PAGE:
It is widely accepted that patients should participate fully in their treatment. They should know the nature of their diagnosis and what treatment options are available to them.
There are at least two exceptions to this.
First if their functional status has been impaired to such an extent that they can neither understand or make use of such information.
Secondly when test results are manipulated. Patients may exaggerate the severity of their condition or minimise its severity. In the first case it maybe to enhance their eligibility for a pension for example or to increase the level of compensation they are awarded and in the second case it may be to retain a role, perhaps at work.
Many psychometric tests that rate the severity of symptoms are presented in such a way that it is easy for the patient to see how to manipulate the results. Each symptom is presented with a range of possible severities or frequencies of occurrence. Insurance companies, the Courts etc are sceptical about the authenticity of results.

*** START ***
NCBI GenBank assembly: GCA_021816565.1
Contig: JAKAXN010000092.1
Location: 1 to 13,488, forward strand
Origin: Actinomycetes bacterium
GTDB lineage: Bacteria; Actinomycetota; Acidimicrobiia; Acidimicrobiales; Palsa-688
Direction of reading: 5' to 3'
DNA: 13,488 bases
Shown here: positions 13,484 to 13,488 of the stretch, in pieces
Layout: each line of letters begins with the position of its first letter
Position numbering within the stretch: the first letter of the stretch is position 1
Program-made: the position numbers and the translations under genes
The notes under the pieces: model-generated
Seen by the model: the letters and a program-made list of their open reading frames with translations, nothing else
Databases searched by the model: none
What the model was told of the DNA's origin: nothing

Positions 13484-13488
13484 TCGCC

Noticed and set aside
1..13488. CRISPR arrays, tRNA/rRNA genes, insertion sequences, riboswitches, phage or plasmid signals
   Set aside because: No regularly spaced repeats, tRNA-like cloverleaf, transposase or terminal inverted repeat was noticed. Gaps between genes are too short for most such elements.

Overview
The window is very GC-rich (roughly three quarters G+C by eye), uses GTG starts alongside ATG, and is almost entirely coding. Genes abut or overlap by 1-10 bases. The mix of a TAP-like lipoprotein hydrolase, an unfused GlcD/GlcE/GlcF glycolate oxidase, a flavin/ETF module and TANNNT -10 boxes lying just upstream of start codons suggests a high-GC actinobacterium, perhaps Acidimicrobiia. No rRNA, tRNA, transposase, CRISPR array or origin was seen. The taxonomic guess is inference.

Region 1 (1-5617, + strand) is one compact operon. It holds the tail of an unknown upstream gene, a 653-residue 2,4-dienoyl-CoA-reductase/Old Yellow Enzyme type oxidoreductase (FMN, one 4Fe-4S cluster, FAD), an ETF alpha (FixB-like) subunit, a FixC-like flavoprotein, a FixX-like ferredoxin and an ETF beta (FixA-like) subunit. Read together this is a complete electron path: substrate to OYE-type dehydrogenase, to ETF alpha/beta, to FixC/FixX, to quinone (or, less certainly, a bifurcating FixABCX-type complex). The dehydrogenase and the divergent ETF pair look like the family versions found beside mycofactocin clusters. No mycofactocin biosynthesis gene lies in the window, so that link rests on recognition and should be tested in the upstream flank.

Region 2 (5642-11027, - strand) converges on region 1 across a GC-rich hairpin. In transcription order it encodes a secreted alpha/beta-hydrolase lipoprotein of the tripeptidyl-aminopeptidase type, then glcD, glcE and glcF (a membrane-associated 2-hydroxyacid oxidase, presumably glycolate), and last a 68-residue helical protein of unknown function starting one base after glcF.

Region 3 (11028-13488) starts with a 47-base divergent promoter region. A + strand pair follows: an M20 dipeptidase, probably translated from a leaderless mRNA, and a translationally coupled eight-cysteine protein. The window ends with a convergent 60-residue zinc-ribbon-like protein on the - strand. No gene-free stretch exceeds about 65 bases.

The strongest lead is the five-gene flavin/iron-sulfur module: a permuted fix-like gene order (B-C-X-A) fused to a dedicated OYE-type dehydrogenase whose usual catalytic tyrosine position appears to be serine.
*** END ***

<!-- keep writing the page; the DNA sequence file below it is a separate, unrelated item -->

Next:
As a trained scientist it worries me greatly that we should place any credence in such results. A particular issue that is of concern to me is the realisation that members of the American armed forces who can be shown to have acquired a physical or “mental” disability during active service are entitled to free healthcare for life. A person who for what ever reason wants to establish that he or she has acquired a mental disability might seek the support of a lawyer who could easily train the person how to manipulate the results.
Under these circumstances the patient and his or her advisers should not be given results until the cycle of assessment and monitoring are complete.
Expert witnesses are expected to give valid, reliable and credible evidence as for example in the case of genetic finger printing. Psychology infrequently provides evidence of that order of certainty but surely we can up our game from antediluvian psychometrics.
David J Mulhall
psychological test results article